Cognitive Behavior Therapy For PTSD Essay

2607 words - 10 pages ✓ Expert Reviewed
VIEW DOCUMENT
Preview

Cognitive Behavior Therapy Based Treatment for Post-Traumatic Stress Disorders: Cognitive Processing Therapy Approach
What do you do when you experience a life threatening, traumatic event, and months later you are still experiencing the same frightening responses? Individuals who experience trauma are often forced to face their problems long after the event has happened. The first step to dealing with this issue would be to seek professional help as soon as possible so that they may be properly diagnosed and receive accurate treatment to overcome the intrusive symptoms. An individual who is suffering from symptoms of post-traumatic stress disorder (PTSD) have experienced, witnessed, or was affected by a life threatening event. These individuals experience persistent responses that affect their lives drastically. They are constantly overwhelmed and cannot move on from persistent painful memories. They are in a terrifying state where they feel a constant sense of danger. This paper examines Cognitive Behavior Therapy’s (CBT) various Psychological Treatments for PTSD, specifically examining the effects of the Cognitive Processing Therapy (CPT) approach and its effects on controlling or reducing stressing and intrusive symptoms of PTSD to receive desired outcomes.
According to the American Psychiatric Association (DSM-IV-TR), individuals diagnosed with PTSD have to be exposed to an actual traumatic or life threatening event in which they experienced, witnessed, or was confronted with an event that could have caused serious injury or threatened the integrity of self or others, which initiated an intense response of agitated behavior, horror, or fear, (2000). Traumatic events include and are not limited to: natural disasters, terrorist attacks, war, rape, assault, sexual or physical abuse, vehicular accidents, victimization, childhood neglect/abuse, kidnapping, and unexpected deaths. Individuals with PTSD persistently re-experience their traumatic event in their thoughts, perceptions, imagery, dreams, illusions, hallucinations, and flashbacks. They may experience intense physiological distress or reactivity to cues of the traumatic event. These individuals persistently avoid any stimuli associated with the traumatic event and use other mechanisms to cope with any situation or cue that recalls or contradicts their emotional or cognitive responses to the traumatic event (American Psychiatric Association [DSM-IV-TR], 2000). Individuals with PTSD also experience persistent symptoms of increased arousal, such as irritability and difficulty concentrating. These disturbances can cause significant distress in social life, the work place, and family systems. According to the American Psychiatric Association (DSM-IV-TR), in order for individuals to be diagnosed with PTSD they must experience disturbances and symptoms for more than one month (2000). Symptoms can be specified as acute (less than 3 months), chronic (3 months or...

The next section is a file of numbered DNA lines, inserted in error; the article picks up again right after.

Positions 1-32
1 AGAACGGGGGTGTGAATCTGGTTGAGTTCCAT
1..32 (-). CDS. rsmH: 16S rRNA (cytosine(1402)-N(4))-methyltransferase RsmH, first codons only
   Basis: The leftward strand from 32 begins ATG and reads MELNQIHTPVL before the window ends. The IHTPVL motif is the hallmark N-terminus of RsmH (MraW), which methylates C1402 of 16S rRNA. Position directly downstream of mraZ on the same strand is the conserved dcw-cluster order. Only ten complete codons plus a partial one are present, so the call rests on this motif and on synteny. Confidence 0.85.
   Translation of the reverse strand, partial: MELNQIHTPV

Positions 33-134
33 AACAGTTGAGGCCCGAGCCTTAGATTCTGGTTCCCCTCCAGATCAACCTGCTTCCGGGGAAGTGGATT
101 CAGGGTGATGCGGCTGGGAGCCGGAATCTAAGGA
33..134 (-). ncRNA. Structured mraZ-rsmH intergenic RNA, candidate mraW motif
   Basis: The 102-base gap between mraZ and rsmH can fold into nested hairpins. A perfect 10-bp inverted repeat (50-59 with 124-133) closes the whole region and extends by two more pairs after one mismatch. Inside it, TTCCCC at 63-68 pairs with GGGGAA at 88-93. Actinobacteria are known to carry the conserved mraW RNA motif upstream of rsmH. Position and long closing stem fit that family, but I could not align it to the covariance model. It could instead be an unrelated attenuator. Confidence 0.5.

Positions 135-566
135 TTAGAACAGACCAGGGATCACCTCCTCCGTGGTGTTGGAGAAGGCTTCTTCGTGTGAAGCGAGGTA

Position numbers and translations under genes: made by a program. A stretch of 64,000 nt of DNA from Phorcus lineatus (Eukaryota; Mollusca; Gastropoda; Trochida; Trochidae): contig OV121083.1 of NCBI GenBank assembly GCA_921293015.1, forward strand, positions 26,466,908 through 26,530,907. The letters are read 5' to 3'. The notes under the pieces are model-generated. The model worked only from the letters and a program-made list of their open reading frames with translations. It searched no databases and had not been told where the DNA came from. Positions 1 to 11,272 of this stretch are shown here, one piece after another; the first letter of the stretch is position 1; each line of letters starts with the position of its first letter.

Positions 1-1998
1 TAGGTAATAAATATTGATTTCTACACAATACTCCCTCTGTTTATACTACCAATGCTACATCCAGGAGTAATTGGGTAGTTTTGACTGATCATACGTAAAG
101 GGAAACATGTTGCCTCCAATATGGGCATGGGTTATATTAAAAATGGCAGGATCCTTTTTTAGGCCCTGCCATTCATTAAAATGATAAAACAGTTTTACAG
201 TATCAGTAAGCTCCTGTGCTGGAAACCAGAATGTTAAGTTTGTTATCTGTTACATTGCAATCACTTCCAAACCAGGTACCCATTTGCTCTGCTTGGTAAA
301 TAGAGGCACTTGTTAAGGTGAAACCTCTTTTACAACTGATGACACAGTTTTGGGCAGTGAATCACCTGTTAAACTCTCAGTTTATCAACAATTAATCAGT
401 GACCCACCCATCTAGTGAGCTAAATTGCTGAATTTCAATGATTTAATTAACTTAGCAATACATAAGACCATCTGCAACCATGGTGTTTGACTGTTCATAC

Find Another Essay On Cognitive Behavior Therapy For PTSD

Dialectical Behavior Therapy Group For Eating Disorders

2339 words - 9 pages adolescents: A case series. Cognitive and Behavioral Practice, 15(4), 415-425. doi:http://dx.doi.org.library3.webster.edu/10.1016/j.cbpra.2008.04.001 Telch, C. F., Agras, W. S., & Linehan, M. M. (2001). Dialectical behavior therapy for binge eating disorder. Journal of Consulting and Clinical Psychology, 69, 1061-1065. doi:10.1037//0022-006X.69.6.1061 ...